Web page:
Words: zemblanity, n.

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The Independent Culture
ALTHOUGH THE novelist William Boyd did not long have the world believe that the artist Nat Tate existed, he has hopes of bringing a fugitive word recognition.

A section of Armadillo, by Boyd, meditates upon Horace Walpole's coining of "serendipity", from a cheerful fairy-tale whose title includes an earlier name for Ceylon. "What is the opposite of that happy and lush land Serendip?" asks Boyd. "The far north, barren, ice-bound, cold, a world of flint and stone. Call it Zembla. Ergo: zemblanity."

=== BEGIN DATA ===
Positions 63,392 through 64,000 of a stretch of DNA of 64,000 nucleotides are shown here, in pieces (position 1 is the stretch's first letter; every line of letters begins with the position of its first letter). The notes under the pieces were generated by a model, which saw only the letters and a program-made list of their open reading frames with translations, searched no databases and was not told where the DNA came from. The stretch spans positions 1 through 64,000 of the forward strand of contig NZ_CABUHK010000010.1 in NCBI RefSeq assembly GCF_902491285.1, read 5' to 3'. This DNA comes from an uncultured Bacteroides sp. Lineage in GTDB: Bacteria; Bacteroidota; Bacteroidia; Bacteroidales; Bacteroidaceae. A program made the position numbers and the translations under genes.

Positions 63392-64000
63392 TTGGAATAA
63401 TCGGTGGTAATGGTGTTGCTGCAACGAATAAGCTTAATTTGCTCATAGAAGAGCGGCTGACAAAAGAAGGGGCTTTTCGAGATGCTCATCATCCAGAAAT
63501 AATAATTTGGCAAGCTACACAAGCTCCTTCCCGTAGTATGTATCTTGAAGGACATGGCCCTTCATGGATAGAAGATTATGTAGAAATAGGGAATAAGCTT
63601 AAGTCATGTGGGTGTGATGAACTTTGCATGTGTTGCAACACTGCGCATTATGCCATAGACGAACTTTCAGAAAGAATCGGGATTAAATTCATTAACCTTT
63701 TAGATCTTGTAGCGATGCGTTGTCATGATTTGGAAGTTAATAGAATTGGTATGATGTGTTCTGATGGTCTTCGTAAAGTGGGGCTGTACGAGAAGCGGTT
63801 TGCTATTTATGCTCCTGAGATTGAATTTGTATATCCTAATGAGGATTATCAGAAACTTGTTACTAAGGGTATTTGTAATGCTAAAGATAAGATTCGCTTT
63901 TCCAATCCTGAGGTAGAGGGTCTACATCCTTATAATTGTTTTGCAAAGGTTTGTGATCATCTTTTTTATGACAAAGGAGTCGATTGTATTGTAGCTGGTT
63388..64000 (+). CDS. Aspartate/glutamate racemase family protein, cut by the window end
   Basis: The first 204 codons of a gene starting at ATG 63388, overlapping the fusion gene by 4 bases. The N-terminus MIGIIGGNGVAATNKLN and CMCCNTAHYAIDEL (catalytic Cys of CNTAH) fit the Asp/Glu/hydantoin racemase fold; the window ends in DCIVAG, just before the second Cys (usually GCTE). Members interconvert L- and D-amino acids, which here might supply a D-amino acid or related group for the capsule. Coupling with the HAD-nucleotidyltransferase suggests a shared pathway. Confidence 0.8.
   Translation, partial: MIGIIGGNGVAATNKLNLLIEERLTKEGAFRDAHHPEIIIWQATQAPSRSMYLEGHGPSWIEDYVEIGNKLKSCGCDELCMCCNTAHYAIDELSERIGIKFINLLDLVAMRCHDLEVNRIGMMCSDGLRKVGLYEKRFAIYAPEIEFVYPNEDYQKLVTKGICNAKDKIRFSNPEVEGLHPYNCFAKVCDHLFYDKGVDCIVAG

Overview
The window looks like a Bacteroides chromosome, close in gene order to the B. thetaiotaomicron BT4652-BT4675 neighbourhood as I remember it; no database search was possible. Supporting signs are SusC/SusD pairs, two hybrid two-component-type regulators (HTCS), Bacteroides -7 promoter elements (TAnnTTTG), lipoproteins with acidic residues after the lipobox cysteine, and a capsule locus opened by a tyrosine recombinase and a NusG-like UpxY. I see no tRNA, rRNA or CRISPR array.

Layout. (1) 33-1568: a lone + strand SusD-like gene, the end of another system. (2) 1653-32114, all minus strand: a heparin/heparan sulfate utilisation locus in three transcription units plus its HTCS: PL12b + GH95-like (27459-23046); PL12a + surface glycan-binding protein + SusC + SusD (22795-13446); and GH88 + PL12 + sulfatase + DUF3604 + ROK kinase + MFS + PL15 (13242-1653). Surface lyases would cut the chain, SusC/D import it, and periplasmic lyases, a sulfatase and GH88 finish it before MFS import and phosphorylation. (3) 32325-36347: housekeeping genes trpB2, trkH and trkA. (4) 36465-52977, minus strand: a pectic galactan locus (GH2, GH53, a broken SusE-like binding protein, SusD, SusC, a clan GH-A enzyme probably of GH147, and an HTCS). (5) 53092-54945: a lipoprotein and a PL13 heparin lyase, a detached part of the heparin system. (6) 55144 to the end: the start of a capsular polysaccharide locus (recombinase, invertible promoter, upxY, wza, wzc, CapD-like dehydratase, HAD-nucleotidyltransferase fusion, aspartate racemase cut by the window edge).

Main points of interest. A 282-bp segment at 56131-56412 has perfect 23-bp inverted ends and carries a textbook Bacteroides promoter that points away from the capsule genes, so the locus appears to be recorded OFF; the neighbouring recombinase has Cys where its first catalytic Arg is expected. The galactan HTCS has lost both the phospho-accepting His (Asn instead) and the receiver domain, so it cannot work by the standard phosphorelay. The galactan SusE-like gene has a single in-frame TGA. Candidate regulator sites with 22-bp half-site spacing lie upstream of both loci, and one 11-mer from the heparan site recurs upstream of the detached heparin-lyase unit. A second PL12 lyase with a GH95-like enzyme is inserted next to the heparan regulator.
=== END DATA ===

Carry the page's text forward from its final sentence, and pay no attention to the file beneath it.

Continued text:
Zembla is in arctic Russia, and, according to the OED, last made an appearance in Shee's Rhyme's Art. "But it's also in Pope and Nabokov," says Boyd with a casual erudition sure to tantalise those who are labouring upon the third edition of that magisterial work, the OED.

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